22. The method of claim 16 further including the step of using at least one of polyimides; polytetrafluoerothylene, aerogels, SiO2, Si3 N4, ONO, tantalum pentoxide and silicon oxynitride in the dielectric material.
23. The method of claim 16 employed in combination with a method of forming multi-level interconnect structures of an integrated circuit.
24. The method of claim 16 further including a step of patterning the conductive layer prior to etching so as to form electrically conductive traces.
25. The method of claim 16 further including a step of using a plurality of stretchers to delineate at least two capacitor structures.
26. A vertical parallel plate capacitor, comprising:
first and second electrode plates, the first electrode plate being substantially parallel to the second electrode plate along first and second common planes, the first common plane being substantially perpendicular to the second common plane; and
a dielectric material interposed between the first and second electrode plates;
wherein the first and second electrode plates are formed on an insulated substrate such that the first common plane is substantially normal to the insulated substrate.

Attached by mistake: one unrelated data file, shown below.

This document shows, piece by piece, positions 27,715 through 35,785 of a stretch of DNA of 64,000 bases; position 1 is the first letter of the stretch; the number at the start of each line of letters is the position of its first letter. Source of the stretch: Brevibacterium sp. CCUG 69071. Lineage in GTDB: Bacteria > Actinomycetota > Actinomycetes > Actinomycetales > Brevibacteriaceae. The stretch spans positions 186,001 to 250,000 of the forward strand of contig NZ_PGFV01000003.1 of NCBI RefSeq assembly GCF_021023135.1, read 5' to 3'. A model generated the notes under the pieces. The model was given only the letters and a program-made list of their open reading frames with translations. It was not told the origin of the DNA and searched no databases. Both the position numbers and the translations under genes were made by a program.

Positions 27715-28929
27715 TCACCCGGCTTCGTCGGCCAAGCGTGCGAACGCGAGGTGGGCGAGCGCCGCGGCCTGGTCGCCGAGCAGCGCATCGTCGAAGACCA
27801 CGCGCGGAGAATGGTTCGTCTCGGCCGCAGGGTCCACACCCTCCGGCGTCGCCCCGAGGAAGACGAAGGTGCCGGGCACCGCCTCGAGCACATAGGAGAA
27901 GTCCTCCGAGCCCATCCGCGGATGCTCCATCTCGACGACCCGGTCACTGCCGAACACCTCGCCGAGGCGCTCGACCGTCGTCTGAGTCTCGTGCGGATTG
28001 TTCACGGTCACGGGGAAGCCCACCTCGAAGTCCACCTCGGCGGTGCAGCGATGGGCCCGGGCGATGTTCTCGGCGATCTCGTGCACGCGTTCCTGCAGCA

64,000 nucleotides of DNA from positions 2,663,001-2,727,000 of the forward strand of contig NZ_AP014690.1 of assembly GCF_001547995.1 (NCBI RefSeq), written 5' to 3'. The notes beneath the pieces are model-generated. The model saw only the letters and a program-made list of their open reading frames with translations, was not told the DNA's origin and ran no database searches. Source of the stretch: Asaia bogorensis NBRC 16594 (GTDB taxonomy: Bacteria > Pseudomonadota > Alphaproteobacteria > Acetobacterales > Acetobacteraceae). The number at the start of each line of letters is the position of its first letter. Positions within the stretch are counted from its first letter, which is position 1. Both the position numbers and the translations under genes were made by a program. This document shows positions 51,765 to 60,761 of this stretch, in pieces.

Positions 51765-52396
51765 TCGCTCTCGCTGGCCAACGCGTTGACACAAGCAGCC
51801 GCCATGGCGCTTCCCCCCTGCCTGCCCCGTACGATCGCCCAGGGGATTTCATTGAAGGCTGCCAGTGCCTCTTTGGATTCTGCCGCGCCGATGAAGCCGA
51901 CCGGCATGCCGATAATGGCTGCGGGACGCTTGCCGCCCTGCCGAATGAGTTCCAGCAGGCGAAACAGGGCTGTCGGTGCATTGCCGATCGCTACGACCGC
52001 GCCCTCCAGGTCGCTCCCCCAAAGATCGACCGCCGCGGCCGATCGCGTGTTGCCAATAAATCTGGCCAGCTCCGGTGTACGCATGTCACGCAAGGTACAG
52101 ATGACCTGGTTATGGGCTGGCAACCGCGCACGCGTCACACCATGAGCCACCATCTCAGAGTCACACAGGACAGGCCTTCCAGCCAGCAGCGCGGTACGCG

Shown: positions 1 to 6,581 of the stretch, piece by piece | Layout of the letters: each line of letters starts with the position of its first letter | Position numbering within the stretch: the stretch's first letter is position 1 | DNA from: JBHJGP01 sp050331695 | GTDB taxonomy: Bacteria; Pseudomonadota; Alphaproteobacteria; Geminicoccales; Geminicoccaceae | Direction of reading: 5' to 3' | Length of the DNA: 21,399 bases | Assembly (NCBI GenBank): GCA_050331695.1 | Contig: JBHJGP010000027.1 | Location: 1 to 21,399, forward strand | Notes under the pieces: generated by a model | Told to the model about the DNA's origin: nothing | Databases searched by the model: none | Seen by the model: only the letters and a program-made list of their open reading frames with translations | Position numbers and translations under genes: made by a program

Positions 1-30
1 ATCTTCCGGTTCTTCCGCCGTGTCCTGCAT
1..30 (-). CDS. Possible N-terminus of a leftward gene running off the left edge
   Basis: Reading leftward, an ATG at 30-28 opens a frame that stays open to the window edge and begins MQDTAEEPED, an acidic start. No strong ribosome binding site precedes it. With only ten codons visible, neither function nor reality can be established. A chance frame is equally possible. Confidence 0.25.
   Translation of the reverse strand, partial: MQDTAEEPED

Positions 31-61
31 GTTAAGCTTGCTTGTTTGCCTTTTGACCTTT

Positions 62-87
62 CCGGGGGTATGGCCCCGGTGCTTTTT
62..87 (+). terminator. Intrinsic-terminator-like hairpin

Description
TECHNICAL FIELD

The present invention generally relates to capacitor fabrication, and in particular to a method of fabricating a vertical parallel plate capacitor for use in integrated circuits.

BACKGROUND OF THE INVENTION

There is an increasing demand for miniaturization in the integrated circuits industry. This demand has led to an ever increasing reduction in size and separation between devices (e.g., capacitors) of an integrated circuit (IC) in order to reduce IC size and/or increase density. As capacitor size decreases, it becomes more difficult to sustain sufficient charge for the intended use of the capacitor as well as store the charge for a sufficient period of time.

FIG. 1 illustrates a conventional stacked capacitor structure 20 fabricated on a semiconductor substrate 22. The structure 20 includes a first electrode 24 and second electrode 26, and a capacitor dielectric 28 interposed therebetween. In fabricating this structure, typically, a first dielectric layer 30 is provided on the substrate 22, and a first conductive layer, typically polysilicon, is deposited and patterned to define the bottom capacitor electrode 24. A layer of dielectric is deposited over the bottom electrode to provide the capacitor dielectric 28. A second conductive layer, such as polysilicon, is deposited thereon to define the top capacitor electrode 26.

As is readily apparent, the amount of surface area utilization is substantially affected by the size of the capacitor plate face 32 (which in the case of the first electrode 24 is in contact with the insulation layer 30). Thus, reducing the overall size of the capacitor 20 is one way to increase overall capacitor density of an IC.